Lorong Chuan Overhead Bridge

There are hundreds of pedestrian overhead bridges in Singapore, but not many are as old (still existing) and unique as the one at Ang Mo Kio Avenue 1, near the junction to Lorong Chuan.

Singapore’s first ever pedestrian overhead bridge was built over the busy Collyer Quay in 1964. The filmsy-looking former oldest bridge was long gone, probably deemed unsafe in today’s standard.

Henderson Waves, on the other hand, is the longest and tallest pedestrian bridge in Singapore, measured 274m long, 36m tall and completed in 2008. It is used, however, for leisure walking between Mount Faber Park and Telok Blangah Hill Park instead of crossing over a road.

This overhead bridge, built in 1975, links the private estate at Li Hwan Drive to a small field beside Goldenhill Park Condominium.

Unlike typical modern overhead bridges, the decades-old Lorong Chuan bridge looks like a long container box with rows of hexagonal windows at both sides.

Stepping onto the bridge, one feels he is entering another time zone even though the  changed surroundings at both ends and the busy road underneath.

At every segment, there is an old-styled lamp tied to the cross bar to ensure the bridge is sufficiently lit at night.

Still going strong and showing no signs of fatigue, this unique old overhead bridge shall be around for many more years, unless the authority decides to upgrade or replace it to blend with its surroundings.

Built in 1967, the overhead bridge standing at the junction of Serangoon Road and St. Michael Road was the oldest overhead bridge in Singapore before it was dismantled and demolished in late 2019.

Published: 25 April 2011

Updated: 04 May 2020

13 Responses to Lorong Chuan Overhead Bridge

  1. A simple non-sheltered, rather filmsy-looking, overhead bridge located at Bukit Panjang Road in 1972

    (Source: The National Archives of Singapore)

    The installation of the bridge, however, could not prevent people from jaywalking the busy road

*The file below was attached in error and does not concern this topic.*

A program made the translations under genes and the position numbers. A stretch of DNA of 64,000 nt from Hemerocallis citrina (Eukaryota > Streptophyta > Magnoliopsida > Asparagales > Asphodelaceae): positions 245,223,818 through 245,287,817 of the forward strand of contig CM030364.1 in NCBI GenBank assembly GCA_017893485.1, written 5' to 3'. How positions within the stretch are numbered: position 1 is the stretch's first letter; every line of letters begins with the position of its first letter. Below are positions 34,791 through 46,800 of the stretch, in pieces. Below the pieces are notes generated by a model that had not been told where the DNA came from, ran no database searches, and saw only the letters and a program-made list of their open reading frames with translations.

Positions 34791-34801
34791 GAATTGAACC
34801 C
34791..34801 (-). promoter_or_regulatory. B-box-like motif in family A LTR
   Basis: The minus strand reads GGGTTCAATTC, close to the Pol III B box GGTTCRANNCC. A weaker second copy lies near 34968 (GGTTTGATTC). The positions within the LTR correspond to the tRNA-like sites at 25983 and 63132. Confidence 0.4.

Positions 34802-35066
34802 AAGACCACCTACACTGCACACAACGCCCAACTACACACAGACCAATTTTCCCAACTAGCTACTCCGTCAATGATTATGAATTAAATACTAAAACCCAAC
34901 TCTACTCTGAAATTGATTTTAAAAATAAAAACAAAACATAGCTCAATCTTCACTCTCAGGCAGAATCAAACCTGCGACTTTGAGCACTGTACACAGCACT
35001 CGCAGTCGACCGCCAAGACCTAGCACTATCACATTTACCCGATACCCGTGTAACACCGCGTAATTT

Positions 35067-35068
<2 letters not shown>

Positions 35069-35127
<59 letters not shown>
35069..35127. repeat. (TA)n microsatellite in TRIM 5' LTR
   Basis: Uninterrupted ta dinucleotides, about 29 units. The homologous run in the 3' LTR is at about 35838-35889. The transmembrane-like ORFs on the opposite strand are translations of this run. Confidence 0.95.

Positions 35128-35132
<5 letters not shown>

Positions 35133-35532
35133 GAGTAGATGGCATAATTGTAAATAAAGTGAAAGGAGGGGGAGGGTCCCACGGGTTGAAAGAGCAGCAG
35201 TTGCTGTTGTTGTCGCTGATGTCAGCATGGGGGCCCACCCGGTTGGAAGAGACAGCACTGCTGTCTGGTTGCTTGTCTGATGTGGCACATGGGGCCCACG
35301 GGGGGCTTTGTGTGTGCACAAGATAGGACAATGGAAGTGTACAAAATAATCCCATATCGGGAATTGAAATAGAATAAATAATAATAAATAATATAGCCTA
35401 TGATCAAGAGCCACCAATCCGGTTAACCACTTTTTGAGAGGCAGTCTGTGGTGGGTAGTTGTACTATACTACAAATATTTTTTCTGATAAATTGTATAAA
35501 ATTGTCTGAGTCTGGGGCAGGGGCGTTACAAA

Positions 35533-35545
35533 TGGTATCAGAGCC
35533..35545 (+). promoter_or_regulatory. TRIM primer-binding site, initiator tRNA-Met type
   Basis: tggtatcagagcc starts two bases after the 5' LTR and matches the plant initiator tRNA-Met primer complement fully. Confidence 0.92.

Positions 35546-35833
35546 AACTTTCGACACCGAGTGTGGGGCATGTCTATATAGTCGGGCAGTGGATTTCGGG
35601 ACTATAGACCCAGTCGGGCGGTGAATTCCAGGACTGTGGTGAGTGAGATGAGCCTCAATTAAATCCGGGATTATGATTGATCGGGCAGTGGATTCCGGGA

2. Singapore’s first pedestrian overhead bridge (mentioned in the article above) at Collyer Quay, officially opened in May 1964 by then-Parliamentary Secretary (Culture) Fong Sip Chee

  3. Dan says:

    I honestly find this really cool. I never would have thought about overhead bridges when it comes to pre-90s Singapore (being a 90s kid). The Lorong Chuan bridge looks fascinating, and I certainly will try and visit it and take photos. I find 70s and 80s Singapore interesting, and it’s a shame that known and popular structures from the past are being torn down every new decade. Thank you for this website!

  4. Ken says:

    Nice article!

    How about this one? The bridge that spans over Upper Bt Timah road in front of Bt Timah Shopping Centre?

  5. How pedestrian bridges were constructed in the 1960s.

    The photos show the construction of a pedestrian bridge at Upper Serangoon Road.

    (Photo credit: http://www.communitywalk.com/UppersSerangoonhistory)

  6. DLT says:

    Oh lord, i can remember growing up near the st. michael road bridge!

  7. Alvin says:

    Anyone remember the one at People’s Park/Pearl Centre? It has wooden planks for the walkway and you can see the traffic through the gaps. I remember I used to be scared crossing that bridge when I was a kid.

  8. Some statistics for reference here


    The Straits Times
    2 August 1983

    The Public Works Department has so far built 110 pedestrian overhead bridges in Singapore.

    Another 13 will be built by July next year at a cost of $3.4 million. The average cost of an overhead bridge is $260,000.

    According to the National Development Ministry’s 1982 annual report, the number of mishaps involving pedestrians near overhead bridges has decreased from 162 in 1979 to 98 last year, a drop of 40 per cent.

  9. Still going strong after 50 years

  10. AL says:

    I find the current overhead bridges are not so effective in sheltering us from rain. Look at this new bridge along Clementi Ave 4. When it rains, we stiĺl get spattered by rains while walking along it. Wonder why they approve such design?

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